R&B singer R Kelly has been sentenced to 30 years in prison by a US court in New York for masterminding an elaborate scheme to entice and sexually exploit young aspiring singers and children.
A jury found Kelly, 55, guilty of racketeering relating to bribery and forced labour, and other counts last year at a trial that was seen as a signature moment in the #MeToo movement.
His prolific sexual abuse led him to being labelled the “the pied piper of R&B” by one of his victims.
At his sentencing on Wednesday, the court heard victim impact statements from seven women, presented anonymously to the court as Jane Does, who detailed Kelly’s “God-like complex” and how he used his “fame and power” to entice his victims.
A woman using the pseudonym Angela told him: “The pied piper of R&B, both in music and in technique and in approach.
“Success and love… you presented these glittering gems as if they were gold.
“With every addition of a new victim you grew in wickedness, cockiness, diminishing any form of humanity or self-awareness, which soon became the breeding ground for your God-like complex.”
You taught them that love is enslavement and violence,’ judge says
In her sentencing remarks, Judge Ann Donnelly told Kelly: “Having your minions troll for young people at the mall… handing out your phone number… for the opportunity to meet R Kelly.
“You fancied yourself a genius that can do ‘whatever I want because of what I give to the world’.
“You taught them that love is enslavement and violence,” she added.
Accuser’s lawyer says Kelly was a ‘skilled sexual predator‘
Gloria Allred, a lawyer for some of Kelly’s accusers, said the singer used the power of his celebrity and his music business to “lure and to manipulate and to isolate and to denigrate many young girls”.
Calling the disgraced musician a “skilled sexual predator”, she said victims refused to be intimidated by Kelly and “his enablers”.
“Much of the pain that they suffered because of him was evident as the victims read their victim impact statements today in court. They wanted the court to understand their pain.”
“While he is in custody, he will not be able to continue to sexually victimise any other underage girls.”
Some of the survivors gave powerful statements following the sentencing.
“I started this journey 30 years ago. I was 14 years old when I encountered Robert Sylvester Kelly,” Jovante Cunningham said.
“There wasn’t a day in my life – up until this moment – that I actually believed that the judicial system would come through for black and brown girls.
“I stand here very proud of my judicial system, very proud of my fellow survivors and very pleased with the outcome. 30 years did he do this and 30 years is what he got.”
Lizzette Martinez, another survivor, said she never thought she would be here to see Kelly be held accountable “for the atrocious things that he did to children”.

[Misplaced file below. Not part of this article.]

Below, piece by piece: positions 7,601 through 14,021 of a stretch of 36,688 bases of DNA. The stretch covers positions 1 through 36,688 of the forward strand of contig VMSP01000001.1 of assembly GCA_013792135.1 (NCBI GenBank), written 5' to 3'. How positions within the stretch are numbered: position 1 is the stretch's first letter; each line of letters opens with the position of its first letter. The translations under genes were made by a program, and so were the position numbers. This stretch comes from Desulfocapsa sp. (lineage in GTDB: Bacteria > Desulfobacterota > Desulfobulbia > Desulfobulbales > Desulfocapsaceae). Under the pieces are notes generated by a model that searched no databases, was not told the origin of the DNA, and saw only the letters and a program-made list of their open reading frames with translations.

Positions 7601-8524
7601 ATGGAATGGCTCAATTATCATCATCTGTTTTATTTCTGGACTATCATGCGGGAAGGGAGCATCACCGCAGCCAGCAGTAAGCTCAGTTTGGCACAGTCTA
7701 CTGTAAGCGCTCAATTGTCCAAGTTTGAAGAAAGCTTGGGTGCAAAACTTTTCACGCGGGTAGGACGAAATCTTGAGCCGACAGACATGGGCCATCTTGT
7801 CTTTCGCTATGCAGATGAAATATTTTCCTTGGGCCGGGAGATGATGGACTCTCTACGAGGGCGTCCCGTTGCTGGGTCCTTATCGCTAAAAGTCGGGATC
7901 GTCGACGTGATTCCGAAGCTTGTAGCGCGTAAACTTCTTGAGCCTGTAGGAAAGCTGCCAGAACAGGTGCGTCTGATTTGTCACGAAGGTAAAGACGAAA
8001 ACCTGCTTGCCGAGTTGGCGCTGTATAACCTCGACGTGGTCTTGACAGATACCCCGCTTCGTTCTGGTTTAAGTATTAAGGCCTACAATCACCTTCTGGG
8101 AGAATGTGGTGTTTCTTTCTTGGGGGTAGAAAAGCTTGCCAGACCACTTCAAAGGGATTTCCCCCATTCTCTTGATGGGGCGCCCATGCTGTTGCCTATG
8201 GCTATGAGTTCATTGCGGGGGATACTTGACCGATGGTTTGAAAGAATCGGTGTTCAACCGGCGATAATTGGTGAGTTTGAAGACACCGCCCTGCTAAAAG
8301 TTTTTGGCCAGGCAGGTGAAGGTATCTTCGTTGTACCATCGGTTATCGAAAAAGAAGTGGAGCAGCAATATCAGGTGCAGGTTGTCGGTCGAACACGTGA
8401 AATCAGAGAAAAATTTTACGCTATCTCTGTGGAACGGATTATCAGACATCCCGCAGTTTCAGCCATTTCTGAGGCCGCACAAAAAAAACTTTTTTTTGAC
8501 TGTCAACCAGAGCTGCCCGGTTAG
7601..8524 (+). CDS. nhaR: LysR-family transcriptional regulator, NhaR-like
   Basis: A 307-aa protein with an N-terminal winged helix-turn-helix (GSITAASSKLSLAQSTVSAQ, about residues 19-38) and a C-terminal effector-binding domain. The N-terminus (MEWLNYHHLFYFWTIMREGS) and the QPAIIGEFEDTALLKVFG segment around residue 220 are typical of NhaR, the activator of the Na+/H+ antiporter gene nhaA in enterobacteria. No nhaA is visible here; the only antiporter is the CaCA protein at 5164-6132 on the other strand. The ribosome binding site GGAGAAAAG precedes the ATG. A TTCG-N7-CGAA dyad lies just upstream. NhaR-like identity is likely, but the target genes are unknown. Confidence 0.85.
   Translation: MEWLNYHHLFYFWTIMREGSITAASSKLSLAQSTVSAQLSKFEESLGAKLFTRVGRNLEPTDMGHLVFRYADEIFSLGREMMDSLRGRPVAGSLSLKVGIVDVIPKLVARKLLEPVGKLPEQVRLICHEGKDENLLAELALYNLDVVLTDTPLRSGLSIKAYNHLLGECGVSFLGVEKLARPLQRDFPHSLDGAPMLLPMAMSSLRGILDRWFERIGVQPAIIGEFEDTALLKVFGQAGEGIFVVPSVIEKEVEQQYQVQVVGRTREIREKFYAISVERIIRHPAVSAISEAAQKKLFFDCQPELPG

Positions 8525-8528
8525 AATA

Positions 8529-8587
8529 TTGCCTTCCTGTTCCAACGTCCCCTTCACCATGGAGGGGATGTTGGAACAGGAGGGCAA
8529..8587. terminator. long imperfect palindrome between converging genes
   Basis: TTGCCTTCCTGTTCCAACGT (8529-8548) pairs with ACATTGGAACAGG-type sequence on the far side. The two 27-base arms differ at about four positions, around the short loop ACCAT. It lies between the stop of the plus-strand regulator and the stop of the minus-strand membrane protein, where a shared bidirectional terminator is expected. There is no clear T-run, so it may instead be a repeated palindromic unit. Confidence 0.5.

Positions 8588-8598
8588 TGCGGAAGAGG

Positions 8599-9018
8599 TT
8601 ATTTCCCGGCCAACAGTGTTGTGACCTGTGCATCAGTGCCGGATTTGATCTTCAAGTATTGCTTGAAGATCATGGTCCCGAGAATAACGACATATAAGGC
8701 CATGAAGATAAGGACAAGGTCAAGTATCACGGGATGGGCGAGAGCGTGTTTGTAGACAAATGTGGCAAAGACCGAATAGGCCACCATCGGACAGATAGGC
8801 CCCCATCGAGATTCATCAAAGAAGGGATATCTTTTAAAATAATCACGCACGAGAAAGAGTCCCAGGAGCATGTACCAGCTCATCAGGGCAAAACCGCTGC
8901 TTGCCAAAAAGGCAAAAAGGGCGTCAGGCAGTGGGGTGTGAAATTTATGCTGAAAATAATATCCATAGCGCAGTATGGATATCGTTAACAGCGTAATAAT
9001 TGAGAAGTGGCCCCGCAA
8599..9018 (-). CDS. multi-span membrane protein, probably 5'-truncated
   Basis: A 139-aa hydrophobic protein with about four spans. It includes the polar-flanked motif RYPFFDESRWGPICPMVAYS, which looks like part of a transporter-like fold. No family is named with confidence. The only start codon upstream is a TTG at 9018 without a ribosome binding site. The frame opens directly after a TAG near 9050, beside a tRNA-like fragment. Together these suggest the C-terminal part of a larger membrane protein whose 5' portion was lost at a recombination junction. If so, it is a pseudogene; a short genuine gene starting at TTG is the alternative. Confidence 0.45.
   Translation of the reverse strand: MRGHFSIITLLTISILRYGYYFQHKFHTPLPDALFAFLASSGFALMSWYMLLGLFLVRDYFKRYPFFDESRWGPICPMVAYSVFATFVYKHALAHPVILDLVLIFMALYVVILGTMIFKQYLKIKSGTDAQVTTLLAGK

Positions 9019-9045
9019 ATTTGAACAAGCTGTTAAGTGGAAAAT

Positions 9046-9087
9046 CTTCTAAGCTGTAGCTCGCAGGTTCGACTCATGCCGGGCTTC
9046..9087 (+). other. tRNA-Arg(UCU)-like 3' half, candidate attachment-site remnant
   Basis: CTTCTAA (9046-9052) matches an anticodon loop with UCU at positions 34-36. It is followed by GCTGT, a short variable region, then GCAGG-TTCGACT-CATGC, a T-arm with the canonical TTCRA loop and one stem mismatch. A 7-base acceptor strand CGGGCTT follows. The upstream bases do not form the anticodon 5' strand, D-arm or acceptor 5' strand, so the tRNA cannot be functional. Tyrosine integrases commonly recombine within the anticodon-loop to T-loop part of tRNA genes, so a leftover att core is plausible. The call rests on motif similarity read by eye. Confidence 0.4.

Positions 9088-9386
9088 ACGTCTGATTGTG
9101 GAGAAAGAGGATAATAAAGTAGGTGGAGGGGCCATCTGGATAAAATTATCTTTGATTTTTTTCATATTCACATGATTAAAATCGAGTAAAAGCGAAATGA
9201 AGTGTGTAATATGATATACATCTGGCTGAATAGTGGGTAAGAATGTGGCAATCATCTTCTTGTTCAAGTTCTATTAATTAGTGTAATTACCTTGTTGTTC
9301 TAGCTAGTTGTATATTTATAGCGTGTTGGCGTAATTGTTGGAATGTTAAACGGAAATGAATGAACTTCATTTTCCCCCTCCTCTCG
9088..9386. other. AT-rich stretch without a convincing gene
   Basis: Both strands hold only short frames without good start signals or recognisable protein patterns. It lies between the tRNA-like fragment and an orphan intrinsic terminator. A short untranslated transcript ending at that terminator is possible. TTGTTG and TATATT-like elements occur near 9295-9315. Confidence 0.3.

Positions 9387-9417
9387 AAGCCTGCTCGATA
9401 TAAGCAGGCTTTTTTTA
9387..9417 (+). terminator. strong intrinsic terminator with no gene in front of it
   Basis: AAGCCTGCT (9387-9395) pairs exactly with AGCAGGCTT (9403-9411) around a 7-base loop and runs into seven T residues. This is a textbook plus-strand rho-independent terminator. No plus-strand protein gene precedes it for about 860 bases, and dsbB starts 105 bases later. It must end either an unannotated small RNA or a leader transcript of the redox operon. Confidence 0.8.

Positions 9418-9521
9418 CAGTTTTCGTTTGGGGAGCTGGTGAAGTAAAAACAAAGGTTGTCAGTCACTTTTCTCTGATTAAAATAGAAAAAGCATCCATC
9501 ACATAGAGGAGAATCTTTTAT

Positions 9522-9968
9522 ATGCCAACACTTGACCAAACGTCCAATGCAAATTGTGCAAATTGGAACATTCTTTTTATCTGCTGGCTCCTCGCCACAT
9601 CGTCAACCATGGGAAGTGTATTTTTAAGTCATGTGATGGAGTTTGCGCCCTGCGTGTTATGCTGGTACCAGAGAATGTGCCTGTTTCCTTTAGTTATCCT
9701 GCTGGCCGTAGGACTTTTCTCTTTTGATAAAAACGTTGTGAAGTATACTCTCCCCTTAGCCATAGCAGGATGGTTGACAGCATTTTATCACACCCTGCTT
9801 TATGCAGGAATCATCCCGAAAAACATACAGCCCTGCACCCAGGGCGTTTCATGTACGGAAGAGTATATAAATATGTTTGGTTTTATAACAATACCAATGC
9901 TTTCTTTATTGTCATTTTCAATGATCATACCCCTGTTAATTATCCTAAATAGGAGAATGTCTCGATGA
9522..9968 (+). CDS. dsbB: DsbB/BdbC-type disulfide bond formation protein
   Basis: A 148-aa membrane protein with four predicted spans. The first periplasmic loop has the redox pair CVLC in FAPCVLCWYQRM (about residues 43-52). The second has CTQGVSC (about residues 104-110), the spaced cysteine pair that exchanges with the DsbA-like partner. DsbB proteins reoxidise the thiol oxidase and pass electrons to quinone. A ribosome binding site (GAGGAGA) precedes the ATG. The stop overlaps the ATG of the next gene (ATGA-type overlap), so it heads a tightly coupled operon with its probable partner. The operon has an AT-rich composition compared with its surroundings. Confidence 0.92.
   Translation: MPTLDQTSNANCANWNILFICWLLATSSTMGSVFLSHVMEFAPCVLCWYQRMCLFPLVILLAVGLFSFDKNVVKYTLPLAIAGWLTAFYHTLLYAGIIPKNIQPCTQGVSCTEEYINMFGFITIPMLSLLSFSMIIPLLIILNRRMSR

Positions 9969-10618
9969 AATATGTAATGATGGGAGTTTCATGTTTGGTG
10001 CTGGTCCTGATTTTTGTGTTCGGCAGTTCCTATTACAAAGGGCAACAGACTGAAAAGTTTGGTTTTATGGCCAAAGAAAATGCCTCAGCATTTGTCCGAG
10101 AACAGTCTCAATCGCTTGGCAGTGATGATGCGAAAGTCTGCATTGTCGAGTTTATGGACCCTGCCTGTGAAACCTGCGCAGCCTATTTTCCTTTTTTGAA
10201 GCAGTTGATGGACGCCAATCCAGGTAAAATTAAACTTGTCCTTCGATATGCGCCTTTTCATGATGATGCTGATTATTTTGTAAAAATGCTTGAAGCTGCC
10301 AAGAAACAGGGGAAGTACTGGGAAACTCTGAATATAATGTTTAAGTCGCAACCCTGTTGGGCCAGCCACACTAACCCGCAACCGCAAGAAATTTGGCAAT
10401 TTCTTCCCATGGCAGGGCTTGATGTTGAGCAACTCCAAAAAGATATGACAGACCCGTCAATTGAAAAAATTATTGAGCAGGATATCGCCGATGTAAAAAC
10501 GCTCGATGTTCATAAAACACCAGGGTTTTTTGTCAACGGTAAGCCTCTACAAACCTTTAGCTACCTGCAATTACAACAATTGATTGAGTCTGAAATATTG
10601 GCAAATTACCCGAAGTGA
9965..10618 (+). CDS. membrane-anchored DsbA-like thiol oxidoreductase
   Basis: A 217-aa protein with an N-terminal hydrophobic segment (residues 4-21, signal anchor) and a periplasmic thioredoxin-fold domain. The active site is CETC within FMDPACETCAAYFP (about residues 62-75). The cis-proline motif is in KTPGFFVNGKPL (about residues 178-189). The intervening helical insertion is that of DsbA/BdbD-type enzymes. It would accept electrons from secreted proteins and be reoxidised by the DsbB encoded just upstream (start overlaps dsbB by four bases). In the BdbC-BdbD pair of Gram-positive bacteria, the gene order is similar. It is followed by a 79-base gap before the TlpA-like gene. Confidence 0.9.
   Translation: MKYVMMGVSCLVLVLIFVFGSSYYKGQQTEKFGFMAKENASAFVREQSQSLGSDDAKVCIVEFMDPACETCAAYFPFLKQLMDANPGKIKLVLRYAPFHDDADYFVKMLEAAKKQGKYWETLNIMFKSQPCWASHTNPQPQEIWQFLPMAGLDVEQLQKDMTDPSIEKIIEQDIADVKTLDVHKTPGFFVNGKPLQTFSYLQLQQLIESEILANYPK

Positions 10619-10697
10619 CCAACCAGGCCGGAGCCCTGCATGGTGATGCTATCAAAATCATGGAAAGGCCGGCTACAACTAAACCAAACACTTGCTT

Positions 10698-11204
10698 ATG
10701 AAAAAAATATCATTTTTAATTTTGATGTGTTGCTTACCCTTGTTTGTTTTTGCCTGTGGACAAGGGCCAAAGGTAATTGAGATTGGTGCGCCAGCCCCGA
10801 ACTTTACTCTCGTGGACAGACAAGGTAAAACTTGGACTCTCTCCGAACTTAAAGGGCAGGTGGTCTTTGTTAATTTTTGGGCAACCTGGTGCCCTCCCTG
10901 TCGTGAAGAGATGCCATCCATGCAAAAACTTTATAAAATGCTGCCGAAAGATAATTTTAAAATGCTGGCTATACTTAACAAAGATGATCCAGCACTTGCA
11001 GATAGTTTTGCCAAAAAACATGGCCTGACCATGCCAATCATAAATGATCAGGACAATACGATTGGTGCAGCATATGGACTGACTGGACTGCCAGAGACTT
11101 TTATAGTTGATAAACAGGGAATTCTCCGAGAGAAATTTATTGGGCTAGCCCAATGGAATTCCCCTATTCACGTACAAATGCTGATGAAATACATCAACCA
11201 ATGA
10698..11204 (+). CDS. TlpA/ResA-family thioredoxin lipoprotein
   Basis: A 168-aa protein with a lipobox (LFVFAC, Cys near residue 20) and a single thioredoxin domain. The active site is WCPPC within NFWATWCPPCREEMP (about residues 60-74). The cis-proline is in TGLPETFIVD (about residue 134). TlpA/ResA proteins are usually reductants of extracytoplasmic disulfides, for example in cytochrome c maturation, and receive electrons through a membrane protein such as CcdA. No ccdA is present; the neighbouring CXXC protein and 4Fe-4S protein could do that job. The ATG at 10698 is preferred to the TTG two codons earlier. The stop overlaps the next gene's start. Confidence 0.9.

“I don’t know what else to say except that I am grateful. I am grateful for today.
“And I am grateful that Robert Sylvester Kelly is away, will stay away and will not be able to harm anyone else.”
‘Together they were able to fight his power by becoming empowered young women themselves,’ Gloria Allred said
Kelly’s legal team intends to appeal sentence
Kelly’s lawyers argued in court papers he should get a break in part because he “experienced a traumatic childhood involving severe, prolonged childhood sexual abuse, poverty, and violence”.
Ahead of his sentence being handed down, Kelly said he intended to appeal it whatever it was.
Prosecutors had sought a minimum 25-year term, while the defence said a sentence of 10 years or less is all he deserves.
Speaking to reporters outside of court, Jennifer Bonjean, R Kelly’s defence attorney, said today was “a hard day” as her client had been sentenced to a “serious” prison term.
“We believe that this enterprise is overcharged and that the second circuit court of appeal will see it that way,” she said.
“For us it is just the beginning of the fight frankly.
“Obviously he is devastated – 30 years in prison is a whole life sentence for him,” Ms Bonjean added.
‘We were prepared for what the judge might impose,’ R Kelly’s defence attorney said
The Grammy-winning, multi-platinum-selling hitmaker is known for work including the 1996 hit “I Believe I Can Fly” and the cult classic “Trapped in the Closet”, a multi-part tale of sexual betrayal and intrigue.
Allegations that Kelly abused young girls began circulating publicly in the 1990s.
He was sued in 1997 by a woman who alleged sexual battery and sexual harassment while she was a minor, and he later faced criminal child pornography charges related to a different girl in Chicago.
A jury there acquitted him in 2008, and he settled the lawsuit.
The Brooklyn federal court jury convicted him after hearing about how he used his entourage of managers and aides to meet girls and keep them obedient, an operation prosecutors said amounted to a criminal enterprise